Toothache is most often caused by cavities. When the cavity extends from the enamel deep into the dental pulp, it irritates the tissue containing the nerves of the pulp. This causes pain. Toothache can also be caused by various infections. The origin of the toothache caused by inflammation may be, for example, an impact to the tooth or a filling that extends close to the dental pulp.
Prior to actual pain and toothache, many things have usually already happened in the mouth: the inflammation may progress very far with very few symptoms. A toothache is nearly always a sign that it is time to make an appointment with the dentist. Sometimes, of course, toothache and pain are temporary.
Even if the toothache is relieved from time to time and you are able to live with it, it is good to find out what is causing the pain. If the toothache is accompanied by swelling, you must go to the emergency room.
Toothache – symptoms
At first, a toothache may cause symptoms only on rare occasions. It is typical that at first short-term pain is felt in the tooth only when a person eats something sweet or cold, for example. As the inflammation progresses, temperature fluctuations and mechanical stress (e.g., biting, tapping on the tooth) cause longer-term pain. If the inflammation is not treated, the pain increases, intensifies and starts to feel throbbing. Eventually, the toothache can be very intense, and the pain may radiate to a wide area.
Before the dentist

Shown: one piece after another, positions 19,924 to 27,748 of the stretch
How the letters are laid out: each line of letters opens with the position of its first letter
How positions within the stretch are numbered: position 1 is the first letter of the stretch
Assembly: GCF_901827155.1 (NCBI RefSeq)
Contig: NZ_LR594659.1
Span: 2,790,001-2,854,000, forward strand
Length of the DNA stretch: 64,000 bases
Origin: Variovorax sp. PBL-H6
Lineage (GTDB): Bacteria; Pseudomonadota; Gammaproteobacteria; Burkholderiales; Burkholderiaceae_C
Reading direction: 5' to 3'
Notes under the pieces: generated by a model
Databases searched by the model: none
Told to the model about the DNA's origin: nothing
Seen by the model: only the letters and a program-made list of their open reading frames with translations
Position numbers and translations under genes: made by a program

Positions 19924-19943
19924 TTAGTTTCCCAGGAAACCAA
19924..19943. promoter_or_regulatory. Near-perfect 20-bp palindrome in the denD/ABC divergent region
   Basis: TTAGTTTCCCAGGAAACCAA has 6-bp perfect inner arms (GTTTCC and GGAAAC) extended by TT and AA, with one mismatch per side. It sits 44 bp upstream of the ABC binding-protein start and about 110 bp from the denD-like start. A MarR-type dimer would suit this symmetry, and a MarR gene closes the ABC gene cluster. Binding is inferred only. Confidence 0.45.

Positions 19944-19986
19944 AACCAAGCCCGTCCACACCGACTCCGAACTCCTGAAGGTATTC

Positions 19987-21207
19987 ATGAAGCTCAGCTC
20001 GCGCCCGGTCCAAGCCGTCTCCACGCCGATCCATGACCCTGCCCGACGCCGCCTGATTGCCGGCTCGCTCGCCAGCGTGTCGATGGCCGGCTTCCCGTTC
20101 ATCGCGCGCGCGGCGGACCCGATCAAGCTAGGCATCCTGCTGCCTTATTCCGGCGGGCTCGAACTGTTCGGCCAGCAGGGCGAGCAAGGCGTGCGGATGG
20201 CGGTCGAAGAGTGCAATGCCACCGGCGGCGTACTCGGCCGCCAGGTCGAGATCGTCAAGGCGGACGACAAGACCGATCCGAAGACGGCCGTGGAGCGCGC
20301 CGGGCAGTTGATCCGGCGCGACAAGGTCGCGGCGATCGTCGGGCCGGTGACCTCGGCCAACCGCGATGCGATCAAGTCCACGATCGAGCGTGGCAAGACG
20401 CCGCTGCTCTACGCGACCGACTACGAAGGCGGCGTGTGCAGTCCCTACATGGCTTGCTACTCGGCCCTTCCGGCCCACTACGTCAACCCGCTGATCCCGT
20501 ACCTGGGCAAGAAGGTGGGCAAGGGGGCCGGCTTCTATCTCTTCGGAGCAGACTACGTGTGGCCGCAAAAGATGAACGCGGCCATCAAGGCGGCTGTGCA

When you have a toothache, it is of the utmost importance to see a dentist. If you can’t get an appointment right away, it is good to relieve the pain with an over-the-counter medicine, for example paracetamol or ibuprofen. Cold or hot compress treatment may also to some extent relieve the pain.
Toothache and its treatment
A toothache is most often caused by a cavity. If the cavity does not reach the dental pulp, it is often enough to remove the damaged tissue and do a filling.
If the inflammation extends to the dental pulp and the symptoms are substantial, you must go to the emergency room. At the emergency appointment, the dentist removes the damaged tooth tissue and the inflamed pulp tissue (the space in the core of the tooth, which contains, inter alia, nerves and blood vessels). First aid measures performed at the emergency appointment also include temporary fillings, pain medication, and possibly antibiotics. After first aid, root canal therapy is performed.
If the patient is a child and the infection is in the deciduous tooth, the treatment option may also be to remove the tooth.
When to go to the dentist?
In the case of a child’s toothache, in principle it is good to always make an appointment with a dentist. An adult can postpone the visit for a few days if there is no swelling or problems with swallowing and opening the mouth, and the pain is not unbearable.
Odontophobia, or dental fear, may prevent you from coming to the clinic, even if the pain is constant. There is no need to be ashamed of the fear because dentists now have many methods of varying degrees to address the situation.